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I found the case tools from Mattyo. Definitely seems like a handy kit. I do hope and plan on being able to get good at this where I can buy and fix up old saws in the area. My area doesn’t really have any skilled/known chainsaw techs and I would like to be that guy. So far my only projects are my 440 and 460 I got for free that need a good bit of work. My long term hope is to get to port my 440 and build a beast of a saw. Not sure what I’ll do with the 460 yet but definitely gonna fix it up and learn with both of them. I have a connection with a guy locally that receives all of the broken chainsaws from a big production company. I heard he has a whole container filled with chainsaws. Most of them are 201tc’s to my knowledge. After I get my saws going I’m hoping to get his info from my boss and go by his place and see how many saws I come back with lol. May get a bunch of broken top handles and get to build them and sell them. I ordered everything I need to start learning timing on the saws and doing the pressure/vacuum tests and compression tests. So that kit was for assembly. Gonna number my questions cause I have a lot of them lol, sorry.
1. What tools would you recommend for separating the casing as well as doing the crank seals?
2. Also when checking the squish, from watching tinman on YouTube he uses solder to check it. What is a normal diameter solder?
3. Is the squish checked at the smallest part of the solder where it got crimped or is it checked on the tip of the solder in the “squish bubble” area?
4. When torquing down the head bolts, what are an adequate torque standard for those or is that info available somewhere?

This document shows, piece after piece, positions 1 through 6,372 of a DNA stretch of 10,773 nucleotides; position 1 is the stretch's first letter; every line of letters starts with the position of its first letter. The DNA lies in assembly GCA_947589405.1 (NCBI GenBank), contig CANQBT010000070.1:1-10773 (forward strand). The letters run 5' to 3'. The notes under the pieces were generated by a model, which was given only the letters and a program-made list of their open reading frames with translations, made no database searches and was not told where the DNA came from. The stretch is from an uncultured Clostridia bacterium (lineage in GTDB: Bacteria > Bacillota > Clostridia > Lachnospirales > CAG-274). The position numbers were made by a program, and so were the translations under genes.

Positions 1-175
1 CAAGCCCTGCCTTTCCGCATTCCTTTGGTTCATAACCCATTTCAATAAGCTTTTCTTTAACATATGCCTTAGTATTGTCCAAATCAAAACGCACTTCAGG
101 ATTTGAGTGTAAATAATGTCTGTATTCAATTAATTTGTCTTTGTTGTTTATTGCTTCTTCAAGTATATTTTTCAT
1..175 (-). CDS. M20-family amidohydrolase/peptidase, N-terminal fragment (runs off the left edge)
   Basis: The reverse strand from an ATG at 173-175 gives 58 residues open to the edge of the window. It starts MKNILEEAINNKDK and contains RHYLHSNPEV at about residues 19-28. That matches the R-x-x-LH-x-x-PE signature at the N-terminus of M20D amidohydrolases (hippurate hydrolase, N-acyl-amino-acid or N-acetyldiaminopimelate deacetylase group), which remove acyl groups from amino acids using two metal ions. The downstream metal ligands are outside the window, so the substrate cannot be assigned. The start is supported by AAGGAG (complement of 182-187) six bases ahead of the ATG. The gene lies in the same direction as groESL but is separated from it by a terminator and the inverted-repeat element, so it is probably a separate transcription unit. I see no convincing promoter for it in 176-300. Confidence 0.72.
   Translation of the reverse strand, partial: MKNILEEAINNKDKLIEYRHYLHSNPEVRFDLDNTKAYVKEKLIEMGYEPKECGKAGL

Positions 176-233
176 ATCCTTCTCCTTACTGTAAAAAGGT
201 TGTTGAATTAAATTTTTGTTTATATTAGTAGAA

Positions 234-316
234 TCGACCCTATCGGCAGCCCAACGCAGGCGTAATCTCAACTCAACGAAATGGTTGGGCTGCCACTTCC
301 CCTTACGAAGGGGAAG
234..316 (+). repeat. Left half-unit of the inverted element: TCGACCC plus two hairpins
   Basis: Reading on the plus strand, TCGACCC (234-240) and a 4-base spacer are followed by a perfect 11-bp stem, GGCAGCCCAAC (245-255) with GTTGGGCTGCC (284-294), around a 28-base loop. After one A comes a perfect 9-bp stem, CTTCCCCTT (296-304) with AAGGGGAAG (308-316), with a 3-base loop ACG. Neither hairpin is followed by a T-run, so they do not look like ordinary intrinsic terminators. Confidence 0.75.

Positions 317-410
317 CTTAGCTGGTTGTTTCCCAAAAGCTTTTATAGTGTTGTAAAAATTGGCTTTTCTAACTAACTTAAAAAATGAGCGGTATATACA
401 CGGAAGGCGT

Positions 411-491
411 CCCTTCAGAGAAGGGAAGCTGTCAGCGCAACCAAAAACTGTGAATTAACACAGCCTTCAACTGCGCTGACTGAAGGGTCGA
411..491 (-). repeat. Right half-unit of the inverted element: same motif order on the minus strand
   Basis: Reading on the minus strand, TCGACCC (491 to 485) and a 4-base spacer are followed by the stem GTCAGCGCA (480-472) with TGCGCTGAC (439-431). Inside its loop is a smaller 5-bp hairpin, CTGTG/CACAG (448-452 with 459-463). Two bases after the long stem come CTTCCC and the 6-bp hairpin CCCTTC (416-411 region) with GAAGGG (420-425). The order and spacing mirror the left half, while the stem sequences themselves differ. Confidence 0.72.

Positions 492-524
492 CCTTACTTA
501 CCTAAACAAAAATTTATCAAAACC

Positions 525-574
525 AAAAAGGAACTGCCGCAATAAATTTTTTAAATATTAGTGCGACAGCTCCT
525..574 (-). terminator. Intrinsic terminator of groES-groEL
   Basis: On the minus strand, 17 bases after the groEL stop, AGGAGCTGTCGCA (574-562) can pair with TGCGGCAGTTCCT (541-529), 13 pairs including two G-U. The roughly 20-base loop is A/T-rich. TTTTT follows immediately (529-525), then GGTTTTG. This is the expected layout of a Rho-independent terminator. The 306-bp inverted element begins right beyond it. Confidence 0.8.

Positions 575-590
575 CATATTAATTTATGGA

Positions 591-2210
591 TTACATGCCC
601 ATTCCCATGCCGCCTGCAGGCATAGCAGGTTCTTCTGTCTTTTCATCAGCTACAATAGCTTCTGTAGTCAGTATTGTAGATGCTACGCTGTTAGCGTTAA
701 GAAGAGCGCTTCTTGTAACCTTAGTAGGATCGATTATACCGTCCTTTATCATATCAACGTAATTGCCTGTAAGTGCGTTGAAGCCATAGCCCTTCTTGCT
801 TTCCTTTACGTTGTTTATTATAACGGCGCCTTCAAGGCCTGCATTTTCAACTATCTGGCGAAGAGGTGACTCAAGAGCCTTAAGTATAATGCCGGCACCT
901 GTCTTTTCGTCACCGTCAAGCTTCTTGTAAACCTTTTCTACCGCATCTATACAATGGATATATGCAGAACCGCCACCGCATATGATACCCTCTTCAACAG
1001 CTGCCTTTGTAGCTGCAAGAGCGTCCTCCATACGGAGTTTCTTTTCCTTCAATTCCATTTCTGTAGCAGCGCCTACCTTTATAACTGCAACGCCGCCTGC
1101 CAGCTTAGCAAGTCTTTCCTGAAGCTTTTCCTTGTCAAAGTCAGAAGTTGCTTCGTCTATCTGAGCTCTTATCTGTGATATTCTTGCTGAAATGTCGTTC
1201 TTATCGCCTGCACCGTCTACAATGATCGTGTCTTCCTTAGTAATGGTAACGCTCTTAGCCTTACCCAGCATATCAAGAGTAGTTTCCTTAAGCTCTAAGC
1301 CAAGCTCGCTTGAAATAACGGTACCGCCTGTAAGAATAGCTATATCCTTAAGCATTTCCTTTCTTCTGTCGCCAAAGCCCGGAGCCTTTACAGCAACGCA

Oh and another disclaimer. There is virtually no husqvarna dealers in my area and no one runs there saws so all I ever work on is stihl
 
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stikine

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Matt, you might get more responses over at OPE. There are a lot more porters that post over there. Mastermind, Huskil, Stumpshot are just a few, but have a wealth of information.
 

Trains

Firewood Hack, wanna be tree climber
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I found the case tools from Mattyo. Definitely seems like a handy kit. I do hope and plan on being able to get good at this where I can buy and fix up old saws in the area. My area doesn’t really have any skilled/known chainsaw techs and I would like to be that guy. So far my only projects are my 440 and 460 I got for free that need a good bit of work. My long term hope is to get to port my 440 and build a beast of a saw. Not sure what I’ll do with the 460 yet but definitely gonna fix it up and learn with both of them. I have a connection with a guy locally that receives all of the broken chainsaws from a big production company. I heard he has a whole container filled with chainsaws. Most of them are 201tc’s to my knowledge. After I get my saws going I’m hoping to get his info from my boss and go by his place and see how many saws I come back with lol. May get a bunch of broken top handles and get to build them and sell them. I ordered everything I need to start learning timing on the saws and doing the pressure/vacuum tests and compression tests. So that kit was for assembly. Gonna number my questions cause I have a lot of them lol, sorry.
1. What tools would you recommend for separating the casing as well as doing the crank seals?
2. Also when checking the squish, from watching tinman on YouTube he uses solder to check it. What is a normal diameter solder?
3. Is the squish checked at the smallest part of the solder where it got crimped or is it checked on the tip of the solder in the “squish bubble” area?
4. When torquing down the head bolts, what are an adequate torque standard for those or is that info available somewhere?